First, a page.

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Students: Mental Health Services

Question for Department for Education

UIN 1350, tabled on 14 May 2021

To ask the Secretary of State for Education, what steps his Department is taking to improve mental healthcare provision for students in the context of the covid-19 outbreak.

Answered on

24 May 2021

Student mental health and suicide prevention are key priorities for this government. We continue to work closely with the higher education (HE) sector to promote good practice. Universities are not only experts in their student population, but also best placed to identify the needs of their particular student body, including those students undertaking placements as part of their studies.

Whilst it is for HE providers to determine what welfare and counselling services they need to provide to their students to offer that support, the government is proactive in promoting good practice in this area. We continue to work closely with Universities UK (UUK) on embedding the Stepchange programme within the sector. Further information can be found here: https://www.universitiesuk.ac.uk/stepchange. Stepchange calls on HE leaders to adopt mental health as a strategic priority and take a whole-institution approach, embedding it across all policies, cultures, curricula and practice. The Stepchange programme relaunched in March 2020 as the Mentally Healthy Universities programme. The university Mental Health Charter, announced in June 2018, is backed by the government and led by the sector. The charter, developed in collaboration with students, staff and partner organisations, aims to drive up standards of practice, including leadership, early intervention and data collection. Further information can be accessed here: https://www.studentminds.org.uk/charter.html.

Since the beginning of the COVID-19 outbreak, I have stressed the importance of protecting student and staff wellbeing. We recognise that many students are facing additional mental health challenges due to the disruption and uncertainty caused by the outbreak. I have engaged with universities on this issue and have written to Vice Chancellors on numerous occasions during the past year, most recently last month, outlining that student welfare should remain a priority. I have also convened a working group of representatives from the HE and health sectors to specifically address the current and pressing issues that students are facing during the COVID-19 outbreak.

My hon. Friend, the Minister for Children and Families, and I have also convened a Mental Health in Education Action Group to drive action to mitigate the impact of the outbreak on the mental health and wellbeing of children, young people and staff in nurseries, schools, colleges and universities.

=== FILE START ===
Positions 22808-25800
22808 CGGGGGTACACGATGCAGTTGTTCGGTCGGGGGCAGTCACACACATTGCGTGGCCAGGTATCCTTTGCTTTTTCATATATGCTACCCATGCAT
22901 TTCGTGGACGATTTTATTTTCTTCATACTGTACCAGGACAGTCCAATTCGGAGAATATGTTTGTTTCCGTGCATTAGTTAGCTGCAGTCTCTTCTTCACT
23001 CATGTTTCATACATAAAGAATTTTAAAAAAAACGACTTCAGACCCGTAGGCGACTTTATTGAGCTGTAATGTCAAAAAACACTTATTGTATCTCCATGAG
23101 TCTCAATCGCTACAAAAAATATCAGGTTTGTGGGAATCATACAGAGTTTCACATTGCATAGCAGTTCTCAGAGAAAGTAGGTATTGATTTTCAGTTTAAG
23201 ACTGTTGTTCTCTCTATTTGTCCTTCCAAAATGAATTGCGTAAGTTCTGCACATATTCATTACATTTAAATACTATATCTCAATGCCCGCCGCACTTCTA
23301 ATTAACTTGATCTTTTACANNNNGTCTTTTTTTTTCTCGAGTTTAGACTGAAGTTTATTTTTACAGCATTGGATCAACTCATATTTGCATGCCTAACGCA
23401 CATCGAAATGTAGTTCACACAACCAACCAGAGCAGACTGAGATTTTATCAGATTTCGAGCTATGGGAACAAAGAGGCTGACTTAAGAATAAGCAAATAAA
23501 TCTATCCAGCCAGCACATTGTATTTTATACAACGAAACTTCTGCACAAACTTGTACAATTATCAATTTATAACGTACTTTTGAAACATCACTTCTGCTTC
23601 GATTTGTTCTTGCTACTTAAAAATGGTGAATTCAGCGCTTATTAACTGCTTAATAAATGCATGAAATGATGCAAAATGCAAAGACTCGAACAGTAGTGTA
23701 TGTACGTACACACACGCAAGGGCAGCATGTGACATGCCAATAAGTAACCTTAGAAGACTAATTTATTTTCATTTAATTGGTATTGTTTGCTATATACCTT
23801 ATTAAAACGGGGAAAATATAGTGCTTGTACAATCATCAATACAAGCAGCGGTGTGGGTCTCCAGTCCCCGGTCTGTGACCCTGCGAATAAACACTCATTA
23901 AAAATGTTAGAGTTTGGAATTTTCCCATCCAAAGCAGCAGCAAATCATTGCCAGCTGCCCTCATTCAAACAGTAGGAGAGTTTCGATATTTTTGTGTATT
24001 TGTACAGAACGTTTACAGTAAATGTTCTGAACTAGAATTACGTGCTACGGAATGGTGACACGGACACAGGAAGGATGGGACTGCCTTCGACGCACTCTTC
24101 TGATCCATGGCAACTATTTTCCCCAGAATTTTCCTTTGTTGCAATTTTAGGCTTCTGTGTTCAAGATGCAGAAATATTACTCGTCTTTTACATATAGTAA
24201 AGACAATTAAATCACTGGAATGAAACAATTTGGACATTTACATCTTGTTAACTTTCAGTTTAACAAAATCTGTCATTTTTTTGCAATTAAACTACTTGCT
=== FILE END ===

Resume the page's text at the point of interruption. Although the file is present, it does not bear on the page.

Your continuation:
We expect HE providers to continue to support their students, which has included making services accessible from a distance whilst restrictions have been in place. We encourage students to stay in touch with their provider’s welfare teams as these services are likely to continue to be an important source of support. Many providers have bolstered their existing mental health services, and adapted delivery mechanisms including reaching out to students who may be more vulnerable. Staff at universities and colleges have been proactive in supporting their students, showing resourcefulness and there are many examples of good practice.

We have worked with the Office for Students (OfS) to provide Student Space, a dedicated mental health and wellbeing platform for students, which has been funded by up to £3 million by the OfS in the 2020/21 academic year. We have also asked the OfS to allocate £15 million towards student mental health in 2021/22 through proposed reforms to Strategic Priorities Grant funding, to help address the challenges to student mental health posed by the transition to university, given the increasing demand for mental health services. This will target those students in greatest need of such services, including vulnerable groups and hard-to-reach students.

The Office for National Statistics data shows that in 2016/17 – the last year on record – there were 95 student deaths by suicide in England and Wales. Further information can be found here: https://www.ons.gov.uk/peoplepopulationandcommunity/birthsdeathsandmarriages/deaths/articles/estimatingsuicideamonghighereducationstudentsenglandandwalesexperimentalstatistics/2018-06-25#:~:text=The%20rate%20of%20suicide%20in,it%20difficult%20to%20identify%20statistically.

The incoming President of UUK, Professor Steve West, and I will jointly chair a new roundtable on suicide prevention in June. Through this we will develop and support the adoption of the Suicide Safer Universities framework and promote good practice in the sector, helping to make sure students are well supported during their time at university, including when undertaking placements as part of their studies.